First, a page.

Peppering the landscape are Megalithic Temples which are 5 – 6,000 years old! Discover the Tarxien temple complex in the south of Malta or travel across to Ggantija on Gozo to see structures built before the pyramids of Egypt.
Finally, the Hal Saflieni Hypogeum is an ancient burial ground which allows visitors to travel back in time to 4,000 B.C.
Fortified Birgu, Senglea, and Cospicua are referred to as the ‘Three Cities’ and are often forgotten about in the eyes of tourists, but they offer a slice of authentic Maltese life.
In the center of Malta is Mdina, an ancient and small, fortified town which also goes by the name, ‘The Silent City’. Its streets are a maze of hidden courtyards and limestone buildings.
On Gozo, all visitors are drawn to the medieval city of Rabat (Victoria) with its Citadel visible from everywhere on the island. It’s the cultural center of Gozo, with bustling markets and friendly ambience.
Valletta is rich in historical sites, but visionary contemporary buildings such as the Valletta City Gate have reinvigorated this ancient city. A boat ride across the Grand Harbor is also a must, even for short-term tourists.
Archaeologically rich Sardinia contains the Nuraghe – Bronze Age structures in various places across the island, with the best-preserved found in Arzachena in the north near Olbia, as well as Barumini in the south near Cagliari.
The Mamoiada Masks Museum can be found in the small town of Mamoiada – a town famous for these masks and used for the island’s Carnival.
Find textiles, paintings and jewelry in the Pinacoteca Nazionale di Cagliari or walk to the Roman Amphitheater in the southern hillside of Buoncammino.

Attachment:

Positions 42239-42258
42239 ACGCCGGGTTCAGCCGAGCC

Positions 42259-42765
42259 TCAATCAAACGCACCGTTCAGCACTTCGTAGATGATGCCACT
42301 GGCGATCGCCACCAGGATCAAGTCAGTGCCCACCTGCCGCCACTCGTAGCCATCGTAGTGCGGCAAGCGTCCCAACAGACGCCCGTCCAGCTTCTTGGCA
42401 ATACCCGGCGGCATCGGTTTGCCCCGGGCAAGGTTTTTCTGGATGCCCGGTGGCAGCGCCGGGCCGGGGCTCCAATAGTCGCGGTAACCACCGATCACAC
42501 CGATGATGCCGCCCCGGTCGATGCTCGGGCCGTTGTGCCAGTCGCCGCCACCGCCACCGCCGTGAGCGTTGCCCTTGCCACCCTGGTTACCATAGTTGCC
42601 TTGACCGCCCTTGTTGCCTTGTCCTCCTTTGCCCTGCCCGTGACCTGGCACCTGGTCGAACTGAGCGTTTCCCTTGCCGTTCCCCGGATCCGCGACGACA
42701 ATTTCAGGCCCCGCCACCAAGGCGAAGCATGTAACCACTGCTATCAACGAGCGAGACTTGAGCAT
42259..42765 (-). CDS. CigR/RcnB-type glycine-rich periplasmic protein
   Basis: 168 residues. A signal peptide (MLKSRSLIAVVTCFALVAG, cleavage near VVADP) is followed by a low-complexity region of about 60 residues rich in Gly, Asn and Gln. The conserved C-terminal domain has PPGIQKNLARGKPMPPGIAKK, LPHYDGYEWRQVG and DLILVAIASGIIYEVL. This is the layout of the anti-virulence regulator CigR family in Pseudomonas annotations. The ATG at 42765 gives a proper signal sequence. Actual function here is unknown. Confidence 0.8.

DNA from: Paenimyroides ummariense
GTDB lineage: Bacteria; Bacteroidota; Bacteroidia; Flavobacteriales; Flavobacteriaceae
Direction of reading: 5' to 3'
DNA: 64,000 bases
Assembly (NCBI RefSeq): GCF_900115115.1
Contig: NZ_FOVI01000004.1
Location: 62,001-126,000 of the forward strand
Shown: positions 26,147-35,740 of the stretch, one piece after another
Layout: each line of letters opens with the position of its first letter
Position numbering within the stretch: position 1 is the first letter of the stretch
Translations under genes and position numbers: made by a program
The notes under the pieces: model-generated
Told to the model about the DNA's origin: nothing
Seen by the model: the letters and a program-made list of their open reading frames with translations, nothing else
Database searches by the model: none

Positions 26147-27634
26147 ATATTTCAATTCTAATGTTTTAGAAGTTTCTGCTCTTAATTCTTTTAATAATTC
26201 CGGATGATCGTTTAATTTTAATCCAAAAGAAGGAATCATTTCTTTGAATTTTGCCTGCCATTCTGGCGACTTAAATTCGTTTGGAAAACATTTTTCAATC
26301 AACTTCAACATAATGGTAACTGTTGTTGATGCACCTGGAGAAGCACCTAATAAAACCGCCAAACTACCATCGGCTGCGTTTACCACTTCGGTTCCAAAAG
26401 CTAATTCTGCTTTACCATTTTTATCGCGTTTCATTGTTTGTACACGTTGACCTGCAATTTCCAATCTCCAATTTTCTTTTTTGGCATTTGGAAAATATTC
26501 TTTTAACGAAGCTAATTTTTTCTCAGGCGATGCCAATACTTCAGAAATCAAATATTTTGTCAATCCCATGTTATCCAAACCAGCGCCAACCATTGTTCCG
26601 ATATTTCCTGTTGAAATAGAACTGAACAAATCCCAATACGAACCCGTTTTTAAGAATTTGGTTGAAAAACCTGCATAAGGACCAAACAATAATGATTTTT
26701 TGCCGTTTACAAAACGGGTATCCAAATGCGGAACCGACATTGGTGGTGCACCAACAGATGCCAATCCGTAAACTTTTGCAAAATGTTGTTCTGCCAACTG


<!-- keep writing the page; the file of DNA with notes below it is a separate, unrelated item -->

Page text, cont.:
In the ancient town of Noro near Cagliari are Phoenician, Carthaginian and Roman ruins and if you choose to go diving here, you might discover why this is referred to as the ‘Sunken City’.
This island was once known as Italy’s ‘Wild West’ and in the town of Orgaloso, you’ll find a former bandits’ stronghold which is now famous for the political murals on its walls.
This National Geographic map of Sardinia is also incredibly useful, highlighting attractions and walks.
Malta vs Sardinia cuisine: A taste of island life
There’s an emphasis put on local ingredients such as rabbit and honey with Sicilian and Middle Eastern flavors.
In Valletta, take in the Is-Suq tal-Belt food market which is situated in an old derelict Victorian building and let your taste buds run wild.
Try local delicacies such as Timpana (baked macaroni), Gjebna cheese, Aljotta (fish soup) and Zalzett Tal-Malti, a local Maltese sausage.
Pastries in Malta are called Pastizzi, and a favourite for locals is Imqaret, a fried date pastry.
Sardinian cuisine is a balance of seafood, pasta and meat. Try a Sardinian octopus’ salad and culurgiones – a home-made pasta dumpling filled with creamed mint and potato.
A delicacy called “bottarga,” is a delicious mullet roe and the town of Carloforte is best known for its raw and rare tuna.
Wines are another big deal here. Try dry white Vermentino di Gallura or aromatic Funtanaliras.
For dessert try a seada, a fried dessert pastry stuffed with lemon-scented cheese and choose from either warm honey or sugar on top.
If you fall in love with Sardinian food (and who wouldn’t!) then Letitia Clark’s recipe book, Bitter Honey: Recipes and Stories from the Island of Sardinia will help bring those holiday memories flooding back.
Recommended reading for your Malta/Sardinia trip